5. A tone-pip-signal generator as recited in claim 1 wherein said digital-to-analog-converting means includes an R-2R-type resistor array.
6. A tone-pip-signal generator as recited in claim 2 wherein said gate means couples said clock signal to said counter means until a predetermined non-zero count is accumulated.
Description
BACKGROUND OF THE INVENTION

1. Field of the Invention

The present invention relates to medical instruments generally and more particularly to a digital-type tone-pip-signal generator for an auditory-evoked-potential-measuring system.

2. Description of the Prior Art

Commonly, medical examination to identify and diagnose hearing defects includes observing the subjective response to auditory stimuli. The subjective sensitivity to stimuli level is measured at several auditory frequencies. Where such measurements are impractical, as, for example, of the very young, the evoked-action potentials resulting from the auditory stimulation may be measured.

Since the evoked-action potentials are often masked by other (EEG-type) brain-activity potentials, systems for measuring auditory-evoked potentials commonly employ a periodic stimulus. A periodic stimulus evokes a periodic potential which may be separated from the other more random potentials with a filter tuned to the periodic rate.

A stimulus commonly employed with auditory-evoked-potential measuring systems is that which is referred to as a tone pip. A tone pip includes a number of cycles of the auditory frequency the amplitude of which is defined by an envelope having an attack portion and a decay portion both chosen to minimize system ringing. A representative tone-pip signal is illustrated in FIG. 1 of the drawing generally designated by the number 10. The auditory cycles are designated by the number 12 and the attack and decay portions of the envelope are designated 14 and 16, respectively. (For clarity, the cycle period is shown expanded (distorted) with respect to the attack and decay periods.)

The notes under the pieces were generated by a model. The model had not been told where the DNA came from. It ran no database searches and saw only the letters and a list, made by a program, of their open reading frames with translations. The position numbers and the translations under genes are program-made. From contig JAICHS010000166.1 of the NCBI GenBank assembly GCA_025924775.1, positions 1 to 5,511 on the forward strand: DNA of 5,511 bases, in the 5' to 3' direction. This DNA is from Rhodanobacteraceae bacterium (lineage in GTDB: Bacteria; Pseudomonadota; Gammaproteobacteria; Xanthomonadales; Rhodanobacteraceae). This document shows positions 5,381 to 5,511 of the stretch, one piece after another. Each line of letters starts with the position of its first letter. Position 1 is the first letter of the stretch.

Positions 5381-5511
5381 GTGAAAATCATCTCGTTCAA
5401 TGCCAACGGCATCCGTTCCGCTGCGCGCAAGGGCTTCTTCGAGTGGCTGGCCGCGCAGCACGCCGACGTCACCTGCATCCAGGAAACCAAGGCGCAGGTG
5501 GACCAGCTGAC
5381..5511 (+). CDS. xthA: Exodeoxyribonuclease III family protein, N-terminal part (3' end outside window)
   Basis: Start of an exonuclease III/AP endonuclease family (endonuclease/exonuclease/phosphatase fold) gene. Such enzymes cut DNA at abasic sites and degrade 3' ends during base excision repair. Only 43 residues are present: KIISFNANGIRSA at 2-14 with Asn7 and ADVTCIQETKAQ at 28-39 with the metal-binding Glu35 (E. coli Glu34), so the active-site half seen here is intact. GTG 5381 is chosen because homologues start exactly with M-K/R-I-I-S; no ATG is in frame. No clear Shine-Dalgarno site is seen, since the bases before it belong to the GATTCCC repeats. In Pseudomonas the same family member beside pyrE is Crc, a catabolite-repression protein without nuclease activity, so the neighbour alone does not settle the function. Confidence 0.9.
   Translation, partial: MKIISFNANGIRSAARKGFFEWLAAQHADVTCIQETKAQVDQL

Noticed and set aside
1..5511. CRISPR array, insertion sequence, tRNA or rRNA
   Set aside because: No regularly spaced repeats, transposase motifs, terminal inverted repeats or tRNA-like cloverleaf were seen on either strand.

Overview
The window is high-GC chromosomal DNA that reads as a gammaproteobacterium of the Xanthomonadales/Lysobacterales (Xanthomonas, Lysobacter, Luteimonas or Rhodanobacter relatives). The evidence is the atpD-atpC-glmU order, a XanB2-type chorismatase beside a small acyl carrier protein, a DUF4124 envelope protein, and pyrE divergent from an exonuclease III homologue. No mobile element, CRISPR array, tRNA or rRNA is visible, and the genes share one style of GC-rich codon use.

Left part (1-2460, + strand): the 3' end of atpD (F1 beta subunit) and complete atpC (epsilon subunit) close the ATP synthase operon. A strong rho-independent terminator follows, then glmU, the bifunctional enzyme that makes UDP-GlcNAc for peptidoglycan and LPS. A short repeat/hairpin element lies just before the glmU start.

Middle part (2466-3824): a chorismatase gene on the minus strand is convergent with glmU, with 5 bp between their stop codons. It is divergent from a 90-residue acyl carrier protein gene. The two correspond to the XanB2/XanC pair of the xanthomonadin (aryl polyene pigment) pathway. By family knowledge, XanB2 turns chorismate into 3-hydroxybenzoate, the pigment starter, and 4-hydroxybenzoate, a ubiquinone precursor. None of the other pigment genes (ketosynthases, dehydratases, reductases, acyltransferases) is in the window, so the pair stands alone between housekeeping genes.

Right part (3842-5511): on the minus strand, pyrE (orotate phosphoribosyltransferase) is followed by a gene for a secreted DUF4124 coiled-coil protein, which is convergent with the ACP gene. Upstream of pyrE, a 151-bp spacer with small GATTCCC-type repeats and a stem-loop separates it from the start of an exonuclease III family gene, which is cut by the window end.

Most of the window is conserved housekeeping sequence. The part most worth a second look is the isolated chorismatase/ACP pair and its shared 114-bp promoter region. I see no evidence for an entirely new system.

A prior-art-type generator for developing a tone-pip signal includes a linear-type sine-wave generator for developing a signal at the auditory frequency, a linear-type ramp generator for developing a signal representing the tone-pip envelope and a voltage-(gain) controlled amplifier for combining the signals to develop the tone-pip signal.

Unfortunately, it is difficult to develop a tone-pip signal of high accuracy with the above-mentioned prior-art-type generator. Additionally, improvements in signal accuracy are generally at the expense of circuit complexity.

SUMMARY OF THE PRESENT INVENTION

It is therefore a material object of the present invention to provide a generator for developing a highly accurate tone-pip signal.

Another object of the present invention is to provide a simple tone-pip-signal generator.

Briefly, a tone-pip-signal generator in accordance with the present invention includes a counter for counting cycles of a clock signal which occur following the time marked by a reset signal to develop signals representing the accumulated count and a gate circuit for coupling the clock signal to the counter until a predetermined count is accumulated. The generator also includes a memory storing numbers representing successive samples of the tone-pip signal, the memory being addressed by the counter developed signals to retrieve in succession the numbers representing the tone-pip signal. Additionally, the generator includes an exclusive-OR-gate array for inverting the signals developed by the memory to selectively invert the tone-pip signal and a digital-to-analog converter for developing the tone-pip signal from the memory developed signals.

An important advantage of the present invention is the accuracy of tone-pip signals which may be developed by generators in accordance therewith.

Other advantages of the present invention include the simplicity, economy and efficiency of generators in accordance therewith.

These and other objects and advantages of the present will no doubt become obvious to those of ordinary skill in the art after having read the following detailed description of the preferred embodiment illustrated in the drawing.